NEW REGULATIONS FRAMEWORK FOR UAV’S AWAIT FINAL SECURITY CLEARANCE IN KENYA
(Posted 24th August 2016)
(Military UAV in action – picture courtesy of Wikipedia)
Kenya is expected to catch up very soon with Rwanda, which, as in many other areas broke ground for Africa when the country provided a regulatory regime and then licensed the first commercial UAV operation in African aviation history.
A source close to the Kenya Civil Aviation Authority has confirmed that following consultations with stakeholders was a new set of regulations prepared which, when approved by the security services, will govern the use of such unmanned aerial vehicles for both commercial as well as private operations.
For many people are UAV’s still a powerful surveillance asset and often associated with taking out enemy targets in the war against terror. In East Africa these flying eyes in the skies are regularly and successfully used in Somalia where Al Shabab and other terror organization targets have been struck and eliminated. It was very likely over such fears that Kenyan security services shut down plans to use drones in the fight against poaching, where constant aerial surveillance could have made all the difference in preventing rhinos from being killed over the past years,had the technology been allowed to supplement other anti poaching efforts.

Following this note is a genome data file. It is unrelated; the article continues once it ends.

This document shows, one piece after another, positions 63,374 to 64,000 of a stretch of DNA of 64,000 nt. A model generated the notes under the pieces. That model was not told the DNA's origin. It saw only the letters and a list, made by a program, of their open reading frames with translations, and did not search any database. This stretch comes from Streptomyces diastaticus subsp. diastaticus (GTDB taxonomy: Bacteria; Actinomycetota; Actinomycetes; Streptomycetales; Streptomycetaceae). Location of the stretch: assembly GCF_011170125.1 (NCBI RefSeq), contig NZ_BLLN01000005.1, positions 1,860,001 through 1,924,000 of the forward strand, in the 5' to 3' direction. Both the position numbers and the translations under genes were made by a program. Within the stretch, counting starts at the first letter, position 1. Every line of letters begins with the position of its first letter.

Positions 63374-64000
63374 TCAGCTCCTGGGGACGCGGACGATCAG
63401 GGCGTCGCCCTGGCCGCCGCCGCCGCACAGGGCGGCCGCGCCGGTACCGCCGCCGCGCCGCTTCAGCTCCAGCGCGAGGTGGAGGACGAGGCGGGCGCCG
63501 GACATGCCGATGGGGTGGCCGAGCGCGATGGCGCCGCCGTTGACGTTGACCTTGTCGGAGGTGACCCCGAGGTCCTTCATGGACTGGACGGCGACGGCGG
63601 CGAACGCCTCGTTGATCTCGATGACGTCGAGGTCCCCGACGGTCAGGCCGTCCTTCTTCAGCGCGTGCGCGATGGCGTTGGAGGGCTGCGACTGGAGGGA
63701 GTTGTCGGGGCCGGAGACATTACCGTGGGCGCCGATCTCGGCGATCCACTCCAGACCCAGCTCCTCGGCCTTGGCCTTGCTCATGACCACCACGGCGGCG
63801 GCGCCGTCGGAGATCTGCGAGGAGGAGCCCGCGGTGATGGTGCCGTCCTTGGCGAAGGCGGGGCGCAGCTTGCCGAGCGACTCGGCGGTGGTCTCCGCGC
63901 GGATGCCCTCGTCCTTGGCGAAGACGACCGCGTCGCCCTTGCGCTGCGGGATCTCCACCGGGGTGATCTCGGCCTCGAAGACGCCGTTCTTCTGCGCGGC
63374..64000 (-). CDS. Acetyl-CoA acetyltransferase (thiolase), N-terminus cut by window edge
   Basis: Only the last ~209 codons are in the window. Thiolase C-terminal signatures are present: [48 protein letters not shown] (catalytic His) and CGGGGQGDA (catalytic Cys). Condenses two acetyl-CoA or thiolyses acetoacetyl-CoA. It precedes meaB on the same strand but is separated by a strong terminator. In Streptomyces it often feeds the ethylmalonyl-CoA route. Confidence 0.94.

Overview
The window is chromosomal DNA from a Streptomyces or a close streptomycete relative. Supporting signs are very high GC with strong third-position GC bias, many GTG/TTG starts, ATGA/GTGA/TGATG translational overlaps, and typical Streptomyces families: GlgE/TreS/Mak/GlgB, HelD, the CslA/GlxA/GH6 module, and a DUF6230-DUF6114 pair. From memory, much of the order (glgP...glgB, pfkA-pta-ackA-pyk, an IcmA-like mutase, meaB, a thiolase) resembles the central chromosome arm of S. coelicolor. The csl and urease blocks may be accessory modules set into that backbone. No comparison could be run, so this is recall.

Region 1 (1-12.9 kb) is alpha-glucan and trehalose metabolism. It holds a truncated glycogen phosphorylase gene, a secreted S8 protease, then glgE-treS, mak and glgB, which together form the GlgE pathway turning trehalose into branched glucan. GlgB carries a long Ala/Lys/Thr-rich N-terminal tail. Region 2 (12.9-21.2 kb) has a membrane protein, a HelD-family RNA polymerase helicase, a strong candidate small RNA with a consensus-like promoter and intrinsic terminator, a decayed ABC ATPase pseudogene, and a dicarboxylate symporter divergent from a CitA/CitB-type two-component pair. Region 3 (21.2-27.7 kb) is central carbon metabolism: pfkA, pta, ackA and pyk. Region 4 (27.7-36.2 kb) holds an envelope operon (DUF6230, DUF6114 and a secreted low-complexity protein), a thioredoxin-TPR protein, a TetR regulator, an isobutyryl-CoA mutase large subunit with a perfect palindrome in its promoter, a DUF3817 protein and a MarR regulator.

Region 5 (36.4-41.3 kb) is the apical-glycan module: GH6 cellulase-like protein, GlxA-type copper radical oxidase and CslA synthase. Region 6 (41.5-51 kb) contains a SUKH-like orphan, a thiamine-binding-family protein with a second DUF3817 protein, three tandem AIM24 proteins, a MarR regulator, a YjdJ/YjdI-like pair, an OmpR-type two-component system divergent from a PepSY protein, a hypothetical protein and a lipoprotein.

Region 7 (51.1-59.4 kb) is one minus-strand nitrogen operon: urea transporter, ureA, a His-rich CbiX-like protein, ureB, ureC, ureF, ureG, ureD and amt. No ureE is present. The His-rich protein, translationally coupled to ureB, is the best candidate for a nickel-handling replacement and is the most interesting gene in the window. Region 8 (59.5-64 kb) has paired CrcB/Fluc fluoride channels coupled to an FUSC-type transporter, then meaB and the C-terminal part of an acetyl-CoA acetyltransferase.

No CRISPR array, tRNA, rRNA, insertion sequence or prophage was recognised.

Media reports have also suggested that the Kenyan armed forces have bought a military grade UAV due for delivery before the end of the year which is expected to substantially upgrade surveillance capabilities in areas along the Somali border and inside Somalia from where real time transmissions can provide crucial intelligence.
When the Kenyan security services blocked the use of drones by law abiding citizens and organisations they seem to however have forgotten a basic lesson that criminals, leave alone terror groups, will not give a damn about regulations and prohibitions but use available technology anyway, so halting the use of unmanned aerial vehicles has left Kenya hamstrung on UAV’s while in other African countries their ownership has long proliferated.
(Smaller ‘heli type’ drone which can be used for scientific but also for leisure purposes)
When finally cleared by Kenyan security organs will individuals be able to use small drones for taking aerial photographs and videos of their favourite vacation spots but will be restricted to a maximum elevation of 400 feet above ground while being subject to a range restricted areas, notably around airports. Reports from Kenya speak of over 1.000 pending applications which the KCAA will have to deal with once the regulations are published, finally opening the door for both tourists and commercial users to get their flying objects into the air.
It was in fact reported here earlier in the year that Kenya’s Astral Aviation was ready to rumble and prepared to invest an initial half a million US Dollars into the new technologies to tap into the market for quick commercial deliveries to remote parts of Kenya, and the region once cross border traffic is permitted. Where no airfields exist can the use of such UAV’s make the difference between life and death, a major reason why the Rwandan Zipline operation was established in the first place and has received global support from such organizations like GAVI and UPS.
(A Zipline drone which type will be used in Rwanda to delivery vital medical supplies to remote areas at a moment’s notice)
Below is the link of an article about the subject filed in May this year from the sidelines of the AFRAA 2016 Aviation Stakeholder Convention which was held in Rwanda’s capital Kigali.